January 30, 2013
Danger Doom - Occult Hymn (EP) (May 30, 2006)
In 2005, the Cartoon Network offshoot Adult Swim, in association with Epitaph Records, released The Mouse and The Mask, the first collaborative effort between producer Danger Mouse and producer-slash-rapper-slash-his own impostor MF Doom, whose name I apparently refuse to write in all caps, thereby diffusing the lone comment that will eventually accompany this post. It was met with critical acclaim, predictably low sales, and a cult following, not unlike the Adult Swim programs that it advertised, most of which are no longer on the air, but that's the risk of writing reviews on older projects, I guess.
In 2006, hoping to expand their reach into the dorm rooms of stoners the world over, Adult Swim released a free follow-up, titled Occult Hymn, because it rhymes with Adult Swim and that's funny, right? This EP was compiled using remixes, random skits that may or may not have been recorded for the original project, and a couple of original tracks that sound instantly dated, which can be a good or a bad thing, given your personal preference.
Although Danger Doom has promised a proper follow-up to The Mouse and The Mask, eight years later one still hasn't materialized, and nowadays Adult Swim is a much different channel than it was when Danger Mouse and Doom were staying up late at night watching it for inspiration. Adult Swim has since moved on to promote other artists (usually the folks whose music appears on their omnipresent bumpers during commercial breaks, such as Flying Lotus, El-P, and Killer Mike, among others), and Danger Doom has followed suit: Brian "Danger Mouse" Burton has hit production gold, working alongside such acts as The Black Keys and Jack White, while Daniel "Not Danger Mouse" Dumile still releases sporadic albums that I have yet to actually write about, none of which seem to live up to his early-career promise as a part of KMD and with his own Operation: Doomsday.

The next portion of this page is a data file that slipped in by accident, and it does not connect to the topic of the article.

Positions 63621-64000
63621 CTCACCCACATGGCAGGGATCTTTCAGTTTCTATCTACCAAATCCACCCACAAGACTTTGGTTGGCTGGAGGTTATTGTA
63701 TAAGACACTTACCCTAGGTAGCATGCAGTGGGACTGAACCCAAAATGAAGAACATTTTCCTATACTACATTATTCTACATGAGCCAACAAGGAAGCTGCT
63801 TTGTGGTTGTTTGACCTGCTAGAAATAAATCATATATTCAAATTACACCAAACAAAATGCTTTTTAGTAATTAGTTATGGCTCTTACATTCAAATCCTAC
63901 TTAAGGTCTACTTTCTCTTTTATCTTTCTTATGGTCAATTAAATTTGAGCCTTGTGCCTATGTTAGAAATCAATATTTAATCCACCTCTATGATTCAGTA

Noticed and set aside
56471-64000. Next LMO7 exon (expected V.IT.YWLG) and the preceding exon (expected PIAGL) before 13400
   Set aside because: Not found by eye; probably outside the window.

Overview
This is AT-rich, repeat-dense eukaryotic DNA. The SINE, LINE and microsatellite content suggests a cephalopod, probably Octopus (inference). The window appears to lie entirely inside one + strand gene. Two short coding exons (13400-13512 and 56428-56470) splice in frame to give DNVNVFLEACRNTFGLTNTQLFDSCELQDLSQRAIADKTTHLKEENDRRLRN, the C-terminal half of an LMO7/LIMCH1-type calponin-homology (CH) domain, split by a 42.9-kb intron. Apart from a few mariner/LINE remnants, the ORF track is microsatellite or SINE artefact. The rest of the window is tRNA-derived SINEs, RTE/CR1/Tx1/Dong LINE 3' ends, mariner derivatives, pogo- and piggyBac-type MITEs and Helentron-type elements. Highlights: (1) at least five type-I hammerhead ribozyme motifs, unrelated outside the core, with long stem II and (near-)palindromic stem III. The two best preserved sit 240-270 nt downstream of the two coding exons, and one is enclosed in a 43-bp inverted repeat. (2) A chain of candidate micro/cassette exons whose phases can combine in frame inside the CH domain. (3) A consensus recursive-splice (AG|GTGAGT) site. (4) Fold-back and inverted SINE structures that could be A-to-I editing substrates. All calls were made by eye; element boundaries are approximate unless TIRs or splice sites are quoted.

Occult Hymn is essentially what the last dying breath of an era would sound like if it were scored by Danger Mouse.
Sounds fun, right?
1. SKIT #1
An unnecessary obstacle placed between the listener and the first actual song on Occult Hymn. Maybe you'll find it interesting to hear Master Shake impersonate a character from Squidbillies, an entirely different Adult Swim program, but I don't care for Squidbillies, so this rap album intro did less than nothing for me.
2. EL CHUPA NIBRE (REMIX)
I suppose it's fitting that the first actual song on Occult Hymn is a remix to the first actual song on The Mouse and The Mask. Danger Mouse's instrumental bangs in nearly every way that the original track could not (and the first version of "El Chupa Nibre" is still a pretty decent song, mind you), with Doom's nonsensical lyrics (which, admittedly, run coherently when transcribed, but each bar hardly connects with those surrounding it) flowing like the rapids, pummeling your subconscious until you're forced to admit that Daniel Dumile just might know what he's doing behind the mic. This was pretty goddamn nice.
3. PERFECT HAIR II
The first of two original songs on Occult Hymn is a sequel to The Mouse and The Mask's "Perfect Hair", a track that was hardly demanding any sort of continuation. Doom coasts along Brian's beat, his tendency to have all the ending syllables of each bar rhyme with those on its partner coming off as more annoying as usual, especially at the very end of his performance. Just like its predecessor, "Perfect Hair II" is destined to go the way of the show that inspired it: it will suddenly vanish from your life (or your iTunes playlist) and you won't even notice that something is supposed to be missing. Bleh.
4. KORN DOGZ